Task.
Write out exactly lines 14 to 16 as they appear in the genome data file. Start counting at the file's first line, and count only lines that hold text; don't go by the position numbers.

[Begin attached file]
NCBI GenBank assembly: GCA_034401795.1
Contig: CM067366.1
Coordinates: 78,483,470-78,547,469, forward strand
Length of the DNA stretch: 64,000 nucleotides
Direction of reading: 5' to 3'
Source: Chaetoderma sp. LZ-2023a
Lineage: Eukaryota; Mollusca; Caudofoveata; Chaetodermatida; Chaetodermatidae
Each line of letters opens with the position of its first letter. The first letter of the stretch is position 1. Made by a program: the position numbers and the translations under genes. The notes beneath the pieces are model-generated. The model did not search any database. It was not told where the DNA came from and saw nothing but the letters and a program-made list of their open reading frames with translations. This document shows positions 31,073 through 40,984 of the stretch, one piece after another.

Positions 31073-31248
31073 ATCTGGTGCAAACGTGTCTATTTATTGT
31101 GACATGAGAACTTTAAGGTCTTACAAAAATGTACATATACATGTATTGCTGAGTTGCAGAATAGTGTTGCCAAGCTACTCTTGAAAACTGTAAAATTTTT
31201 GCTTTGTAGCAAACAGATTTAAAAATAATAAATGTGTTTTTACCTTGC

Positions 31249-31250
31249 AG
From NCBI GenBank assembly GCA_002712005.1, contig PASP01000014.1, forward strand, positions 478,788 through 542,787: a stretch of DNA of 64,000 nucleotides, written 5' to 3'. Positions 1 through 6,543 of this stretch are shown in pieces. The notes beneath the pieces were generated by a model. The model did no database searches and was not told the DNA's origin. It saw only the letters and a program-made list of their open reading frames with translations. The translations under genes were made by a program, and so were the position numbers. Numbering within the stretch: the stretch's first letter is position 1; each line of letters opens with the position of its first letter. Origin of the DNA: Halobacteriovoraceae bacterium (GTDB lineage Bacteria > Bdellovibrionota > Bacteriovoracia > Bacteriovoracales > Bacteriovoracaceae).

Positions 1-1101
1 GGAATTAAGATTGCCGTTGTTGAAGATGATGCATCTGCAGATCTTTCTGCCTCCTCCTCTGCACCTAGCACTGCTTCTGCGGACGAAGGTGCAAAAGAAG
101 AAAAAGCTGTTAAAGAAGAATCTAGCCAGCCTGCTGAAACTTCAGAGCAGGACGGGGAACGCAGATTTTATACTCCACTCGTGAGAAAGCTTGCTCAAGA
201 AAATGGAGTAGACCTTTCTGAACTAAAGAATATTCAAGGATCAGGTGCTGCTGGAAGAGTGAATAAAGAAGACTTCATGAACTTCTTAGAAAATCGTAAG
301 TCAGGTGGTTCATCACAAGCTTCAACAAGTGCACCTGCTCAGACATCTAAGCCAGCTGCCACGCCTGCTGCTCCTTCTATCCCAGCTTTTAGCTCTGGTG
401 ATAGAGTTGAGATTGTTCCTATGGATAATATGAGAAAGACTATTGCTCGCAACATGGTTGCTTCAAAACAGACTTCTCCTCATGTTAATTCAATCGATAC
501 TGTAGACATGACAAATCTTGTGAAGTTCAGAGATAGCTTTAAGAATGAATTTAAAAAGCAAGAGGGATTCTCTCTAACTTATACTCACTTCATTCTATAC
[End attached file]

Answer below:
31249 AG
From NCBI GenBank assembly GCA_002712005.1, contig PASP01000014.1, forward strand, positions 478,788 through 542,787: a stretch of DNA of 64,000 nucleotides, written 5' to 3'. Positions 1 through 6,543 of this stretch are shown in pieces. The notes beneath the pieces were generated by a model. The model did no database searches and was not told the DNA's origin. It saw only the letters and a program-made list of their open reading frames with translations. The translations under genes were made by a program, and so were the position numbers. Numbering within the stretch: the stretch's first letter is position 1; each line of letters opens with the position of its first letter. Origin of the DNA: Halobacteriovoraceae bacterium (GTDB lineage Bacteria > Bdellovibrionota > Bacteriovoracia > Bacteriovoracales > Bacteriovoracaceae).

Positions 1-1101